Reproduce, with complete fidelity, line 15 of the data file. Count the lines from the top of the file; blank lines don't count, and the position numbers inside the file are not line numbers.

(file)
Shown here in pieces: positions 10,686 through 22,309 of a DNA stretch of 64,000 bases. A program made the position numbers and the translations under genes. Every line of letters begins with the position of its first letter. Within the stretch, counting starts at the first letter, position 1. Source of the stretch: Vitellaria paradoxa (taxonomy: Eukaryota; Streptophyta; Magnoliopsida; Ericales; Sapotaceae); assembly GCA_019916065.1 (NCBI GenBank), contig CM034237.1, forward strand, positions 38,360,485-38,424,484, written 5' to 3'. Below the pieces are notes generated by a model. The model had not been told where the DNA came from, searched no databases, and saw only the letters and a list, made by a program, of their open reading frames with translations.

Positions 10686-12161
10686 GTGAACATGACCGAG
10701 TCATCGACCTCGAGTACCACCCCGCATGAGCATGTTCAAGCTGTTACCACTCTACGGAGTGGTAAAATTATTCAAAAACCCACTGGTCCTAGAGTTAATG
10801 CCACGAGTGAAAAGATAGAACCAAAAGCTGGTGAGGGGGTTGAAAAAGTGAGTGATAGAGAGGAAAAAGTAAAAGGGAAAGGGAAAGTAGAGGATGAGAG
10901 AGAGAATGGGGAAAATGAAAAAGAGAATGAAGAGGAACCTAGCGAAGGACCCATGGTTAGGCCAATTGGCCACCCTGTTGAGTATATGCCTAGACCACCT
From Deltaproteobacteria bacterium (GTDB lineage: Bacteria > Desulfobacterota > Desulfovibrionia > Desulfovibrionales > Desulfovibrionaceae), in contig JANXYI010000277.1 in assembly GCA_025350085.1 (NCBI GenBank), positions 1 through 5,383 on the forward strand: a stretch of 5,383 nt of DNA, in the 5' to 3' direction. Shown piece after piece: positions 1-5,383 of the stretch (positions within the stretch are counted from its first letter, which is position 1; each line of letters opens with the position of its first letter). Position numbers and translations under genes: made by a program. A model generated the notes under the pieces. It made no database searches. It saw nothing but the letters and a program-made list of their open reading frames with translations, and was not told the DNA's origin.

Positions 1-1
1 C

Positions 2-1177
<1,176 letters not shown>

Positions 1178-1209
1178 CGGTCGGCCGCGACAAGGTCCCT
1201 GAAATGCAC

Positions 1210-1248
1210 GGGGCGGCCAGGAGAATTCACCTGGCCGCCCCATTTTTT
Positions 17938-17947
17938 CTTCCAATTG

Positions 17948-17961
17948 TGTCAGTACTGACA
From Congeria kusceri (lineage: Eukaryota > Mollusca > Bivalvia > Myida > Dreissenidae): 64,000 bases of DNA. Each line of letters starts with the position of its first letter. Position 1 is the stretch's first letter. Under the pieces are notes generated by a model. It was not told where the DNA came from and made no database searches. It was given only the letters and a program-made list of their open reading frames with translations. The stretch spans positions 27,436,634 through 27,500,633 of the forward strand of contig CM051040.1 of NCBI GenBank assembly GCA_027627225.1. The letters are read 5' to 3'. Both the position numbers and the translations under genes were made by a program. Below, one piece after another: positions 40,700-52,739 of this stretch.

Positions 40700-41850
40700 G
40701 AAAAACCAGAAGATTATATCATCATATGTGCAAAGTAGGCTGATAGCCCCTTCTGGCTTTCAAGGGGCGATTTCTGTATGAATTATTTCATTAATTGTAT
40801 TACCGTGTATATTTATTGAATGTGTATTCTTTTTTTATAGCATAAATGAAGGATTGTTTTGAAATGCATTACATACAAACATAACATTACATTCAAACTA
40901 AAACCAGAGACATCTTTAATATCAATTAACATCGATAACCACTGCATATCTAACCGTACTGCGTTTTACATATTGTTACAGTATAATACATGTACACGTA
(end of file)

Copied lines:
Positions 1210-1248